Enabling important research is sort of the point of pursuing of exascale computing. One case-in-point is work by USC computational physicist Aiichiro Nakano that’s planned for Aurora – now scheduled to become the first U.S. exascale machine. He is investigating thin layered materials which generate electricity when exposed to light.
Nakano’s work is profiled in a recent article in the Department of Energy’s ASCRDiscovery newsletter.
“They’re attacking the problem with an allocation of supercomputing time from the Department of Energy INCITE (Innovative and Novel Computational Impact on Theory and Experiment) program. Their project also has been chosen for the Early Science Program on Aurora, the next major supercomputer to launch at the Argonne Leadership Computing Facility, a DOE Office of Science user facility at Argonne National Laboratory near Chicago. Early science projects will test the new machine before it enters full production. DOE expects to complete Aurora in 2021,” notes the article.
Layered materials, expected to dominate nanoscience in this century, have electronic, optical, magnetic and chemical properties that could make them useful in cellphone circuits or other small and flexible electronic devices. They can be made of a variety of compounds, each with different properties, in atomically thin layers stacked on top of one another. Sheets of metal could be placed on semiconducting or insulating layers, for instance. The different materials interact weakly, creating a route for electrons to flow freely, conducting electricity.
“The interactions between sheets are so weak that we can stack anything on top of anything,” says Nakano in the article. “Suddenly, there are infinite possibilities for designing new materials.”
The quantum mechanics of these electrons is inherently complex, so Nakano and his colleagues designed simulation engines that use a technique called divide-conquer-recombine to take findings from smaller data sets and extrapolate them to approximations on larger data sets. “We’ll do 100 simulations, each containing just 100 atoms but talking to each other, and then we’ll assemble them to an approximation for the entire 10,000 atoms,” Nakano says. The divide-conquer-recombine method, he says, will calculate the actions of every atom and electron while holding computational costs low and increasing accuracy over brute-force computation, which is at least 10,000 times more time-consuming.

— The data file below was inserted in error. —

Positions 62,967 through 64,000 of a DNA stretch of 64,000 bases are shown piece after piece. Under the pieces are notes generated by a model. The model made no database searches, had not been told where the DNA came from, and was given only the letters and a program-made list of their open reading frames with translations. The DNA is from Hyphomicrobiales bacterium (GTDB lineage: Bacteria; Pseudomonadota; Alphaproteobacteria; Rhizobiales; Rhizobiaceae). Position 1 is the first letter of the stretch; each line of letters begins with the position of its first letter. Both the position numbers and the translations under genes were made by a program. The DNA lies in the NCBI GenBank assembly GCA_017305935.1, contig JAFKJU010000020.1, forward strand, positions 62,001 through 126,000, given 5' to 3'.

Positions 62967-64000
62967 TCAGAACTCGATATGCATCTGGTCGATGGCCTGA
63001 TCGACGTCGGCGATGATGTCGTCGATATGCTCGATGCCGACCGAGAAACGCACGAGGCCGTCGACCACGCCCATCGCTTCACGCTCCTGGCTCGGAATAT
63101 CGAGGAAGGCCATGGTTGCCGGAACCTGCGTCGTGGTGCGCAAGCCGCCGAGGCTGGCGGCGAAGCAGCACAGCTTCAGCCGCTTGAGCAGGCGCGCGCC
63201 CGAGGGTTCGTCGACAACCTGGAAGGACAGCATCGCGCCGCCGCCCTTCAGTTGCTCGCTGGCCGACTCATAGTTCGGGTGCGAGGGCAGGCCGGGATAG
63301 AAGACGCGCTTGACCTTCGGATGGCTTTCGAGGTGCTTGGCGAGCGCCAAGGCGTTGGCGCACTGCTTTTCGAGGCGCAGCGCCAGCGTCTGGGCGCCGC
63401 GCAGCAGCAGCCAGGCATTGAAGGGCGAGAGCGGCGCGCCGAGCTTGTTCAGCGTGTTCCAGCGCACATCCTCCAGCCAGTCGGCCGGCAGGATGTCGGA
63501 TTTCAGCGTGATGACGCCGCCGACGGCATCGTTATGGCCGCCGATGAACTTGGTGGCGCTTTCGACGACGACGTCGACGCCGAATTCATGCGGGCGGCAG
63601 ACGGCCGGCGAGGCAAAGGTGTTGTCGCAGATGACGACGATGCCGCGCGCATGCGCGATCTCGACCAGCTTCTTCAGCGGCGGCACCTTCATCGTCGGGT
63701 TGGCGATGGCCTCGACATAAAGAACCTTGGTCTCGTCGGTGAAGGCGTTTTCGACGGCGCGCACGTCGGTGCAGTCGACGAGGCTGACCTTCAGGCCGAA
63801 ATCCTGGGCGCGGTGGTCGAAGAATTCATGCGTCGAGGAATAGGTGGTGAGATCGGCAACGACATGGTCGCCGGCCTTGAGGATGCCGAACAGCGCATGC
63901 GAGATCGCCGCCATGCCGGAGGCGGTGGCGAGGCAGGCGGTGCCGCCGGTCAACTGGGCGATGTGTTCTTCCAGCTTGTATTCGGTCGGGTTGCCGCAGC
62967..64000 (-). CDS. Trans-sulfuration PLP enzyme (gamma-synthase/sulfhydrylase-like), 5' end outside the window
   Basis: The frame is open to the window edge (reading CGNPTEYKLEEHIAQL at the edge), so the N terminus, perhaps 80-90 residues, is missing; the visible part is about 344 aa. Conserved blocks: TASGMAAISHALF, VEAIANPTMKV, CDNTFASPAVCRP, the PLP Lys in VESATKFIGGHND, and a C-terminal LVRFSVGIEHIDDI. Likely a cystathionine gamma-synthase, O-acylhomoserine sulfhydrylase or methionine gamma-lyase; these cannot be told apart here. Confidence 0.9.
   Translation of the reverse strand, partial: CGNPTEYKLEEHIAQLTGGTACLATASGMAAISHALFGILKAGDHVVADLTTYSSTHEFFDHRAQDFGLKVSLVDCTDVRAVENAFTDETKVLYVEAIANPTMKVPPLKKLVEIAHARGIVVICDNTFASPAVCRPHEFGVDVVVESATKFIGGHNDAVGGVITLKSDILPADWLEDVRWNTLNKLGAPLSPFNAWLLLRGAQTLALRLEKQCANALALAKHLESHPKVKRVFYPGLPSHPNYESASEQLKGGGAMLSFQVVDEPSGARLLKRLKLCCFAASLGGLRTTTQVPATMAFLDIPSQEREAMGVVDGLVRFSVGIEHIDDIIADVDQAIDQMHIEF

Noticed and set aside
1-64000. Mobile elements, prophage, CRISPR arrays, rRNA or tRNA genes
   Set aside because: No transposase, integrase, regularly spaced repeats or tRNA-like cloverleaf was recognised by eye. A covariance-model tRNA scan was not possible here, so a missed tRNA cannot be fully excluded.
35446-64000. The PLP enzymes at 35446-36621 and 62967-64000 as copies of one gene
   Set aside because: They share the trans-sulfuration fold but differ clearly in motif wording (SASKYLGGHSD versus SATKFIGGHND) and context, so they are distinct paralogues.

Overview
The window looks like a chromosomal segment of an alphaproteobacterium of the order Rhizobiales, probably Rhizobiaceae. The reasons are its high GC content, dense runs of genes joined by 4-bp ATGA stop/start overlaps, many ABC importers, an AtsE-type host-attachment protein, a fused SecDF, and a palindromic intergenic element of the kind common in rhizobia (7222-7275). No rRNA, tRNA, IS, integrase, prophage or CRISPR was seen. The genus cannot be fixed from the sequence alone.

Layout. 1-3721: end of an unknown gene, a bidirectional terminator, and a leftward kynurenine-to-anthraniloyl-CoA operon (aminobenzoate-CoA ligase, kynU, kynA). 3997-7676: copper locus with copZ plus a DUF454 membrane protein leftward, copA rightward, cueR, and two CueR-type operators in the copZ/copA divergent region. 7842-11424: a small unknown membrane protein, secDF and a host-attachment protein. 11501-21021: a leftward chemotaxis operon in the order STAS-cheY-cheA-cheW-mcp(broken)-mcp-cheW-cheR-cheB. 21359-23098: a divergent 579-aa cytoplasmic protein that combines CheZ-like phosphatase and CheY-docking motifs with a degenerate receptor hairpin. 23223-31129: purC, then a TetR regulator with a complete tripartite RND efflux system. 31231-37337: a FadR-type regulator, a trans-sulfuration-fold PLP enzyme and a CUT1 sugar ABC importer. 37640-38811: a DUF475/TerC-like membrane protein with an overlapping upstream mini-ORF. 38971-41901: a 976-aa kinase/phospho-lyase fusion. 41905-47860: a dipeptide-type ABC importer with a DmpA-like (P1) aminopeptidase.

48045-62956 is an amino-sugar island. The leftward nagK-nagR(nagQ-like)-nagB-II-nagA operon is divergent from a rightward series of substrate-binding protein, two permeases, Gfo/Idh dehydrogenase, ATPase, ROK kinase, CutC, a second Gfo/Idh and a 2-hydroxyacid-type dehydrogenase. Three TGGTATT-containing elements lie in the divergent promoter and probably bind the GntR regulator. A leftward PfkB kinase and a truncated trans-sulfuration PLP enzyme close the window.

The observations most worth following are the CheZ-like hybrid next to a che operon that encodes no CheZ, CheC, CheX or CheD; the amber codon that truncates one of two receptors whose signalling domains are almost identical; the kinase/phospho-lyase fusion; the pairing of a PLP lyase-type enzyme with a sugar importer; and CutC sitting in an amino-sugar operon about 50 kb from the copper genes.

So far, Nakano and his colleagues have examined a layered material made with molybdenum diselenide, a compound useful for electronics, as a potential light-adaptable conductor.
If Nakano succeeds in finding layered materials that become conductors when exposed to light, lasers could act like pens to draw an electronic circuit, accelerating and simplifying what’s now a time-intensive and laborious process. Using light to print circuits “would be much simpler, faster, and cheaper,” he says.
Aurora, of course, remains a bit of a mystery. Announced in April 2015, Aurora is on track to be the United States’ first exascale system. Aurora, originally named as the third pillar of the CORAL “pre-exascale” project, will still be built by Intel and Cray for Argonne National Laboratory (that’s according to DOE statements; a new contract has yet to be inked), but the delivery date has shifted from 2018 to 2021 and target capability has been expanded from 180 petaflops to 1,000 petaflops. (see HPCwire article, US Coalesces Plans for First Exascale Supercomputer: Aurora in 2021)
Nakano is part of Materials Genome Innovations for Computational Software (MAGICS). Directed by USC’s Priya Vashishta, it’s one of three DOE-supported institutes the Obama administration established in its 2011 Materials Genome Initiative. It’s designed to accelerate the pace at which new materials are developed and brought to market, a process that ordinarily takes 20 to 30 years.
Link article in DOE’s ASCRDiscovery newsletter: http://ascr-discovery.science.doe.gov/2018/08/current-developments/
Feature image: A USC team is using non-adiabatic quantum mechanic molecular dynamics simulations in its layered materials genome studies on Aurora to probe the photo-excitation dynamics in a stack of different transition metals. Image courtesy of Aravind Krishnamoorthy, University of Southern California